This “Maritime Quest for Truth,” starts as passages from a journal or log of an elder statesman on board, Charles Boyd, also referred to as “Sir Charles” because of his sophisticated manner and status. It’s apparently his boat and mission. He contracted the crew on this voyage of an old whaling ship to Africa in 1896.
The play opens with Charles and his son, Jacob immersed in Bible recitation to observe the Sabbath. Both sitting ram-rod straight in their chairs, with no distraction and minimal deviation from the Biblical text. The routine changes when Jacob reveals that he has allowed a woman to join on the journey–she was too seasick to be announced before, but is now ready to be introduced. Just the thought of having a woman on the ship changes the dynamics of the journey, and once she emerges, her impact is immediate.
Mild and reticent at first, Ruby slowly starts to find her voice, offers her own interpretation of scripture, disagrees with Sir Charles and speaks her mind, putting Jacob in the middle of the uncomfortable discourse. Ruby impacts everything, including connecting with the Captain and crew in ways that Charles never could or would.
The purpose and full mission of this journey to Liberia stays shrouded in mystery for most of the play, with only glimmers about what the destination means to the characters, freed from bondage and oppression.
The remarkable set by Kris Stone includes a floor space entirely coated in water and a large rectangular sheath fluttering above on a makeshift masthead. Once the corners are pulled tight, the material lifts to the ceiling and flattens along the upper rafters. The unique visuals, sounds of a creaking wooden hull, fluttering sails and splashing waves anchors the scene firmly on a shipping vessel. And so they sail bound for Africa less than thirty years after Emancipation.
Statesman Charles Boyd is obviously quite full of himself, poised, with exquisite articulation. He holds Bible verses over his son like a whip, demanding nothing but unabashed obedience. Charles is an enigma who lives in his own sense of fervent self-righteousness, totally unaware of his own self-destructive intentions. Brian D. Coats, a classically trained actor steeped in August Wilson, is excellent in portraying this man so unaware of his own delusions in deepest Heart of Darkness moments. Charles seems so lucid, so sure of himself with monetary gains and stature. Yet, he’s so determined to live and die by his own delusional truths that he’d allow everyone to perish at sea rather than stoop to having to explain anything to anybody.
Contemporary American Theater Festival
closes July 31, 2016
Details and tickets
As she did in a previous highly charged and creative work seen at the 2014 CATF, Ashes Under Gate City, playwright Christina Anderson connects complicated concepts, interweaving them throughout the course of her script. The effect is a fascinating inter-connection of issues that usually are not addressed together.
She tackles power struggle for women when her lone female character transitions from being hidden and tucked away to levels of unprecedented (albeit unrealistic) command. It’s a tremendous opportunity for an actress to show her range and Margaret Ivey proves she can do just that as Ruby.
Damian Thompson delivers a fine turn as Jacob, a young man struggling to find his way in the world, figuratively as well as literally. There’s the fatherless young sailor who Charles takes on as a trusted confidant after casting off his own son. Edward O’Blenis plays this role with heart (and a neat stint on the accordion) with a textured layering of awestruck respect for the elder while watching with increasing horror as Charles’s willful belligerence threatens them all.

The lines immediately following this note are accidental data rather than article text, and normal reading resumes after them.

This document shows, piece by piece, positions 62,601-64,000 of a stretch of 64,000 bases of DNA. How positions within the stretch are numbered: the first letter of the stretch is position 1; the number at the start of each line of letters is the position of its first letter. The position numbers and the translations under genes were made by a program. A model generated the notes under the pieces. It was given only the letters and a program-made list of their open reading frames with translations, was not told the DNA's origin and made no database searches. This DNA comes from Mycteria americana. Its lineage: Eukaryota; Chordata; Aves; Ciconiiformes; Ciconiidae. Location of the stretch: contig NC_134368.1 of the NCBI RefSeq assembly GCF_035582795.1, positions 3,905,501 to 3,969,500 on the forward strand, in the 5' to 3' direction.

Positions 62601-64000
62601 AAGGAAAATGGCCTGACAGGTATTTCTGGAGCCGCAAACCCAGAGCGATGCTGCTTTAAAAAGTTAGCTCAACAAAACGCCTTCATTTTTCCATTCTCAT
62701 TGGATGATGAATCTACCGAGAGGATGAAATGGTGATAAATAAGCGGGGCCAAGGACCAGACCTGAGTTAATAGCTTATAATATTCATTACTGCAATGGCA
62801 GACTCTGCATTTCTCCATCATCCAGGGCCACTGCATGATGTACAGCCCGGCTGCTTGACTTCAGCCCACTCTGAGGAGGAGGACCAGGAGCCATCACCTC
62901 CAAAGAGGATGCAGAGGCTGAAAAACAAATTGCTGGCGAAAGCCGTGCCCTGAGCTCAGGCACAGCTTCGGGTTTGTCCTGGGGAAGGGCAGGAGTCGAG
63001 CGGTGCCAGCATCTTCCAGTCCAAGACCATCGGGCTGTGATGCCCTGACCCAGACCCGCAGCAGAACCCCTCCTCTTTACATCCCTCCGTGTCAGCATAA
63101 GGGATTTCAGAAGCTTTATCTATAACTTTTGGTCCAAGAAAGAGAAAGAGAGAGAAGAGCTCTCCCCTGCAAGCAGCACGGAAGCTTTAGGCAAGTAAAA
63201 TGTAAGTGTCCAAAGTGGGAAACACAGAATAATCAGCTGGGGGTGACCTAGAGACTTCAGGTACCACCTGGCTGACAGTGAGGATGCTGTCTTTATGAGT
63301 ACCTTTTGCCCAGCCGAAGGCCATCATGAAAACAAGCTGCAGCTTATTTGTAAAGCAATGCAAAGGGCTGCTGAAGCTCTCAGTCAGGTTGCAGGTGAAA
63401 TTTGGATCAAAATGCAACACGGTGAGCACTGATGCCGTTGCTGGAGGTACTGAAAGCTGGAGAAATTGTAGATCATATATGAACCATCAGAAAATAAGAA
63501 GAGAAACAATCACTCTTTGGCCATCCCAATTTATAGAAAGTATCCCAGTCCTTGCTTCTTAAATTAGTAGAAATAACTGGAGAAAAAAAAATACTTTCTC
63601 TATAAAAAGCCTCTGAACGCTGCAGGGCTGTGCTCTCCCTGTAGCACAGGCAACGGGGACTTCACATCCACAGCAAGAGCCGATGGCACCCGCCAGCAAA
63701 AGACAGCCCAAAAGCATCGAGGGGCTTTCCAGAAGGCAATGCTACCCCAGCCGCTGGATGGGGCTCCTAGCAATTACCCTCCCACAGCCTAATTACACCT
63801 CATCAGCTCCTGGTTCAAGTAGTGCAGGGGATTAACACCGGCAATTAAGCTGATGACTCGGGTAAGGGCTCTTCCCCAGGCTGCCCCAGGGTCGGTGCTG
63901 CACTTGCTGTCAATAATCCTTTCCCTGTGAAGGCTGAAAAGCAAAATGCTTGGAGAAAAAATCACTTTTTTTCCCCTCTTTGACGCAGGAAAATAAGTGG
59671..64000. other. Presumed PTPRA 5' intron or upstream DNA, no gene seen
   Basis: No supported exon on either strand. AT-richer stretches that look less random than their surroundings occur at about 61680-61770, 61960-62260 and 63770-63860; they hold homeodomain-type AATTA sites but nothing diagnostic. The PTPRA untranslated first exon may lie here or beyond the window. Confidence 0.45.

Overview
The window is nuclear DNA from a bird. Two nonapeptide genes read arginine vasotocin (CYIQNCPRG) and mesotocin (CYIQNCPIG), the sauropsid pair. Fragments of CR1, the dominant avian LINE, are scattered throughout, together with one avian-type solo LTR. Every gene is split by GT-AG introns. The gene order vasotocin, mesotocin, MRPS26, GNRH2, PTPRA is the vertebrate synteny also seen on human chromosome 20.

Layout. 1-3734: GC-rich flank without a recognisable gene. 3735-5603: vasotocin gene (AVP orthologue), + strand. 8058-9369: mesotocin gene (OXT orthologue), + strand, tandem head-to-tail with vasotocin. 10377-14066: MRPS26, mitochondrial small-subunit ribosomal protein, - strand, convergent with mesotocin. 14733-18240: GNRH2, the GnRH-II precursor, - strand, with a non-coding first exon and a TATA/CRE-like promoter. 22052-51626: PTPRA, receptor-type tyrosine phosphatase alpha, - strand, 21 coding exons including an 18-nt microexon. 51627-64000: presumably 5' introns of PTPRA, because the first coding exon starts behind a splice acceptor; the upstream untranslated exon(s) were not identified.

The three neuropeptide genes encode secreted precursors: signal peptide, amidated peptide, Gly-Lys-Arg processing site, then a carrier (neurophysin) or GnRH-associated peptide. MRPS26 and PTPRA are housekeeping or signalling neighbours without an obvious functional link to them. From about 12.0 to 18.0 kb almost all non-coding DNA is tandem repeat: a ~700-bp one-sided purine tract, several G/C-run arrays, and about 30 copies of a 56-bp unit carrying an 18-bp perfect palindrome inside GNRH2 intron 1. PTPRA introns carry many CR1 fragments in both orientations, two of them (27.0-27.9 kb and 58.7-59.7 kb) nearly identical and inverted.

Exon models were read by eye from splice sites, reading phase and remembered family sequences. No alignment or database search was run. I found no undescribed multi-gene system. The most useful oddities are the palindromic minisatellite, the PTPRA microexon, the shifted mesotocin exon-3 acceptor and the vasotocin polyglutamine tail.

There’s even an unseen beloved character, Monte, whose death instigates the ship’s turmoil since Charles is implicated. In interviews, the playwright referred to the untoward murder of Trayvon Martin and other black lives in wrong places as she was ruminating on Monte.
The issues swirl and foment while the ship, like the script, tosses and nearly capsizes along the vast stormy sea. The text is filled with poetic charm with exposition about hope, destiny, life choices, truth, and of course, freedom. Still, thorny questions nag us along the journey—not that we want to get bogged down in back-story, but questions about the possible murder of a perceived innocent cloud the drastic ramifications that result. Also, while water always adds a primeval element of excitement, the set design of a full flooring of water raises questions about why? What’s the significance of a water covered floor for an interior room in the ship’s hull? Still, the intriguing story and exchange among the characters is riveting enough to appreciate the exploratory chances taken to launch this amazing vessel and stay the course of this story’s offering.
Several of the “core values” that the Founder and Producing Director Ed Herendeen cites are—“Fearless Art and telling daring and diverse stories…” pen/man/ship stretches the boundaries with full billowing sails, a rough vessel navigating daringly through treacherous waters. It’s a remarkable adventure, worth holding on tightly to the masthead to experience, and will surely be a festival highlight.
Pen/man/ship by by Christina Anderson . Directed by Lucie Tiberghien . Cast: Brian D. Coats, Margaret Ivey, Edward O’Blenis. Damian Thompson . Set Design: Kris Stone . Costume Design: Trevor Bowen . Lighting Design: Tony Galaska . Original Music and Sound Design: Victoria Deiorio . Dialect and Vocal Coach: Kirsten Trump . Stage Manager: Lori M. Doyle . Produced by Contemporary American Theater Festival . Reviewed by Debbie Minter Jackson.